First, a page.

· Learning to appreciate the little things in life, let me illustrate and I am sure even you would witness the same. In our busy daily lives filled with office, work, studies, friends, social gatherings and a lot of other things, we have never really a taken the time to appreciate the privilege we have of free mobility that we can exercise. But now with the lockdown in place we have for a brief moment removed all the clutter and really got into focusing on this freedom and I am very sure most will appreciate this more than ever before, atleast I will. Similarly, with minimalism you can notice a lot of small things in life which remain unnoticed or taken for granted for a better half of our times and truly appreciate them.

· Purposeful living and consumption, with minimalism you end up making a more purposeful living and not waste your time, energy and money on the unnecessary details.

· Focus driven efforts and productivity, with minimalism everything that you chose to devote your time and energy into is more focused and conscious, thus naturally leading to you assuming a more focused approach and being more productive.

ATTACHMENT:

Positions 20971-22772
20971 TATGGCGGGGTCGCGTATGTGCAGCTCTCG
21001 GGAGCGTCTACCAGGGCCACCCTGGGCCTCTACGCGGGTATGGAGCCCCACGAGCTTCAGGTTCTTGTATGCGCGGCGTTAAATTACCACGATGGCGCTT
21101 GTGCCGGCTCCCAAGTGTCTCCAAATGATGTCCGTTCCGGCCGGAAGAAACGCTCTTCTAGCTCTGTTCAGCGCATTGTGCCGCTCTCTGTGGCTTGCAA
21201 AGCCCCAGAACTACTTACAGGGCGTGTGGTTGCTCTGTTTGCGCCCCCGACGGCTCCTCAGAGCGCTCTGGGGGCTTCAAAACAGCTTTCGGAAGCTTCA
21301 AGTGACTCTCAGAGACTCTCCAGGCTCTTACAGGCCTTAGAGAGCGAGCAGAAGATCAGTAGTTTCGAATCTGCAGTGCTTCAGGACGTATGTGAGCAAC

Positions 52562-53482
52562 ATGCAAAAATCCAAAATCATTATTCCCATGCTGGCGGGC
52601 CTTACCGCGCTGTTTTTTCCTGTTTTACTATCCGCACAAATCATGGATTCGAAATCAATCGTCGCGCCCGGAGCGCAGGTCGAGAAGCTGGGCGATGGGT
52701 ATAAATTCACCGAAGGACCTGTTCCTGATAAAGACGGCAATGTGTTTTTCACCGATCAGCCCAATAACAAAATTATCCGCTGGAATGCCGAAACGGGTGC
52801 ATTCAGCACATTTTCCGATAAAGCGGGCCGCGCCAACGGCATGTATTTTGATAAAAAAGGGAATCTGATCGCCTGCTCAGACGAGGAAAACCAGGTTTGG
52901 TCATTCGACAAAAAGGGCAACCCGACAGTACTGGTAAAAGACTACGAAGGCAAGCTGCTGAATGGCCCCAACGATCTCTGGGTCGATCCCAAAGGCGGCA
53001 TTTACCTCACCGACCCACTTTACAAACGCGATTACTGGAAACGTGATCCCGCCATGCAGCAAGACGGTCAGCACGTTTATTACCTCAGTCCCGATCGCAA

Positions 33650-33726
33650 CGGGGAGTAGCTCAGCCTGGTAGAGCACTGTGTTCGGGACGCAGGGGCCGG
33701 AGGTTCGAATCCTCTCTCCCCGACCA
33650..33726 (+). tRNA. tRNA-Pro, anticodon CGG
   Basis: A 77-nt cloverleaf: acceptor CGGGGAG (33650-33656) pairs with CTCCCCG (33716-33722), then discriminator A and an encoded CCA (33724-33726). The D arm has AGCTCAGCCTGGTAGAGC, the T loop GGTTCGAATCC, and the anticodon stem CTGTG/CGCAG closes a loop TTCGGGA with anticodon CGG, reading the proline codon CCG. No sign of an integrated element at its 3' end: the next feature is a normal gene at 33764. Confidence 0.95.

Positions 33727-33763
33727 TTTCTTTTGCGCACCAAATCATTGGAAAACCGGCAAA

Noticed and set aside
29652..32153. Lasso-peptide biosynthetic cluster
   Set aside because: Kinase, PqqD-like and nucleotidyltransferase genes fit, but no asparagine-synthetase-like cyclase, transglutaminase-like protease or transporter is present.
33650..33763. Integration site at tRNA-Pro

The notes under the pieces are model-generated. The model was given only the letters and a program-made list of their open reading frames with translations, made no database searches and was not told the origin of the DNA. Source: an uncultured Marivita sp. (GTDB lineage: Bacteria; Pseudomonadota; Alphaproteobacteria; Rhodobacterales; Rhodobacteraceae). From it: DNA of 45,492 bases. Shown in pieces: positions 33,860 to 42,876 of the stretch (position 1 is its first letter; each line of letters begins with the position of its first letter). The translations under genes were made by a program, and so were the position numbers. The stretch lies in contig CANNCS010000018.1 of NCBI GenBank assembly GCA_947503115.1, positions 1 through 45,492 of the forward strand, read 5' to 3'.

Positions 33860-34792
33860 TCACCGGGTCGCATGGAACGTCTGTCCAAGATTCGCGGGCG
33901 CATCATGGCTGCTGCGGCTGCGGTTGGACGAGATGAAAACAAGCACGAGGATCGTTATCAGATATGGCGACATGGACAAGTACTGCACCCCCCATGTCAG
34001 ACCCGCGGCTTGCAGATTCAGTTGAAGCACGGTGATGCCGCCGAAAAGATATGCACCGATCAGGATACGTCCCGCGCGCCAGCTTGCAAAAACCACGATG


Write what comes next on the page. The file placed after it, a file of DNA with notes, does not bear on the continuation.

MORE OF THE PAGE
· Mental Clarity, in this fast-paced digital age with so much around us it is truly difficult to find mental clarity, but with minimalism you have a better chance of finding true mental clarity.

How to be a Minimalist ?

There are various ways to look at it, and here are some of the ways that you can start:

  1. Digital Minimalism: Try to maintain a clean Inbox, delete unnecessary emails and unsubscribe to newsletter which you don’t ever read and try to delete all the irrelevant advertisement on a weekly basis. Uninstall the unnecessarily Application from your phone which you do not use or wish to use less, including removing them from the home screen to prevent yourself from falling back into the old pattern.
  2. Consumption Minimalism: Be specific about the news and social media content you consume, try to avoid and eliminate the stuff to your judgement do not add value to your life, or are not aligned to your goals.